Hoehn, R. D.,Nichols, D. E.,McCorvy, J. D.,Neven, H.,Kais, S..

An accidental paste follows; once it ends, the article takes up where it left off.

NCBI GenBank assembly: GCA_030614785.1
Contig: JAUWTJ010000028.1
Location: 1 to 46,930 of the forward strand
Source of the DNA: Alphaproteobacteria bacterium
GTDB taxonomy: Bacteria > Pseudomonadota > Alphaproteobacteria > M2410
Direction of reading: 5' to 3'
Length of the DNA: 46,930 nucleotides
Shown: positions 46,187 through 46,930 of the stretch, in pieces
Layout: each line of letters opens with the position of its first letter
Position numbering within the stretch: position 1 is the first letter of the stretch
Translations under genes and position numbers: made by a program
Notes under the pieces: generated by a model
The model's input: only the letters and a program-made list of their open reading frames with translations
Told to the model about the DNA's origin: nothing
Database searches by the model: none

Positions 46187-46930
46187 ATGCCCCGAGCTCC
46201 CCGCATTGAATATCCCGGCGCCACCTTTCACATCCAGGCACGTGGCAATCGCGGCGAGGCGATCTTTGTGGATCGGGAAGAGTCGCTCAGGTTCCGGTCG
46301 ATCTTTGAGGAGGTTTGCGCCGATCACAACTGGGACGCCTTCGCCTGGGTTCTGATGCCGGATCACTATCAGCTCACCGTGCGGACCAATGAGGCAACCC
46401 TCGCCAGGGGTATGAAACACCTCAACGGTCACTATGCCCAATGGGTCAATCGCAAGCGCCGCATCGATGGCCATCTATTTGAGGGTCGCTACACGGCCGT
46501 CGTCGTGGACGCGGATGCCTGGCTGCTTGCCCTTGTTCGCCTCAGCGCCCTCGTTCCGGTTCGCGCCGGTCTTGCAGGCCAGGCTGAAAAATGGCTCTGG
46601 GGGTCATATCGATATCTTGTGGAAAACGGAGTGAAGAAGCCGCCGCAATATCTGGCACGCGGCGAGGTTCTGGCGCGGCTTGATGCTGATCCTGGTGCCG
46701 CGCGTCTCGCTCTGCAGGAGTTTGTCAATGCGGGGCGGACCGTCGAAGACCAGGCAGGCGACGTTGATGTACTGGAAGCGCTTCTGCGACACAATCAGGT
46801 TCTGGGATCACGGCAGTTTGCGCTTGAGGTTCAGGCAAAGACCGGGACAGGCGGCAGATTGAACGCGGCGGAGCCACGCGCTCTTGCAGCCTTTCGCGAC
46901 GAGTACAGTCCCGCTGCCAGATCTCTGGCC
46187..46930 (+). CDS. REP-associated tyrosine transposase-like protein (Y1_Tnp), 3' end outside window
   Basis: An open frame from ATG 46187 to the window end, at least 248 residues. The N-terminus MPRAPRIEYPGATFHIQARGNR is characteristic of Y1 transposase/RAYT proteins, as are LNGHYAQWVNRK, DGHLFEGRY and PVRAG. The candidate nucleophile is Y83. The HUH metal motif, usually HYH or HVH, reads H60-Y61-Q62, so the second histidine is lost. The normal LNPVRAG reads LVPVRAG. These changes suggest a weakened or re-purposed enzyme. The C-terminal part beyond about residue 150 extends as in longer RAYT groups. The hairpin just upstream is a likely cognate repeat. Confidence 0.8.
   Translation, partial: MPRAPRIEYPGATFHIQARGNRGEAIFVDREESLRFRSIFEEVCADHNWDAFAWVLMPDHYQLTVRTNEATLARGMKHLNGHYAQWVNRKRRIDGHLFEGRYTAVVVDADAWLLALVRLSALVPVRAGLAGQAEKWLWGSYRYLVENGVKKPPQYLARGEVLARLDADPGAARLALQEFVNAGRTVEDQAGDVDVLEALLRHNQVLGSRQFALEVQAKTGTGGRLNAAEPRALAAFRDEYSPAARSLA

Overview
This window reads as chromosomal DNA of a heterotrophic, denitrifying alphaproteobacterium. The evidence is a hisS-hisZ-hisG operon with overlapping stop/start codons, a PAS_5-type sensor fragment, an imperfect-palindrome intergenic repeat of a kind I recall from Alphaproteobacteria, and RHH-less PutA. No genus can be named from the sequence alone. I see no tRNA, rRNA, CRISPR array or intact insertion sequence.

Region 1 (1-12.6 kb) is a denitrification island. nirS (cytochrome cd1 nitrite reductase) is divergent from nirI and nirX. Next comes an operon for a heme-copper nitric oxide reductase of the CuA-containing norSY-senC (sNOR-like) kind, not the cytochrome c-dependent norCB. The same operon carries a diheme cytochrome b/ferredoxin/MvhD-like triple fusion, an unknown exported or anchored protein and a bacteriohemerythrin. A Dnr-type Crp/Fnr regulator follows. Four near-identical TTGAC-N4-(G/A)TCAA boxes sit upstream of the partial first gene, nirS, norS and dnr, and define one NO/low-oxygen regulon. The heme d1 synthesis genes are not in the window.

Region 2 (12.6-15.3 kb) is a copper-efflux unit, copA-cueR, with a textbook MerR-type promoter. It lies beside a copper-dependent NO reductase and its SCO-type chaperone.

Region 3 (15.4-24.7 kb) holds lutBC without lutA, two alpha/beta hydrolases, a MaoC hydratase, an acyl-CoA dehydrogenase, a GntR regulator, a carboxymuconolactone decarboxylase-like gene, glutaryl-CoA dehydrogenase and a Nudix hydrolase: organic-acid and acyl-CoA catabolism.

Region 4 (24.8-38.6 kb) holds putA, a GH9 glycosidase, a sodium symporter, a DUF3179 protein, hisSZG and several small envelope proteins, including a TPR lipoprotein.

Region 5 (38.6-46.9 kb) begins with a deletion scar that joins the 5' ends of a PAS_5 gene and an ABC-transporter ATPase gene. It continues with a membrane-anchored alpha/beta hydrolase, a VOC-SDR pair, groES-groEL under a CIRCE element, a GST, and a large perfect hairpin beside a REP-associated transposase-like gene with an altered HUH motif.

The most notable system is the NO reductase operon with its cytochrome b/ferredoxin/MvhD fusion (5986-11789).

Recently, an alternative theory concerning the method by which olfactory proteins are activated has garnered attention. This theory proposes that the activation of olfactory G protein-coupled receptors occurs by an inelastic electron tunneling mechanism that is mediated through the presence of an agonist with an appropriate vibrational state to accept the inelastic portion of the tunneling electron's energy. In a recent series of papers, some suggestive theoretical evidence has been offered that this theory may be applied to nonolfactory G protein-coupled receptors (GPCRs), including those associated with the central nervous system (CNS). [Chee HK, June OS (2013) Genomics Inform 11(4):282-288; Chee HK, et al. (2015) FEBS Lett 589(4):548-552; Oh SJ (2012) Genomics Inform 10(2):128-132]. Herein, we test the viability of this idea, both by receptor affinity and receptor activation measured by calcium flux. This test was performed using a pair of well-characterized agonists for members of the 5-HT2 class of serotonin receptors, 2,5-dimethoxy-4-iodoamphetamine (DOI) and N,N-dimethyllysergamide (DAM-57), and their respective deuterated isotopologues. No evidence was found that selective deuteration affected either the binding affinity or the activation by the selected ligands for the examined members of the 5-HT2 receptor class.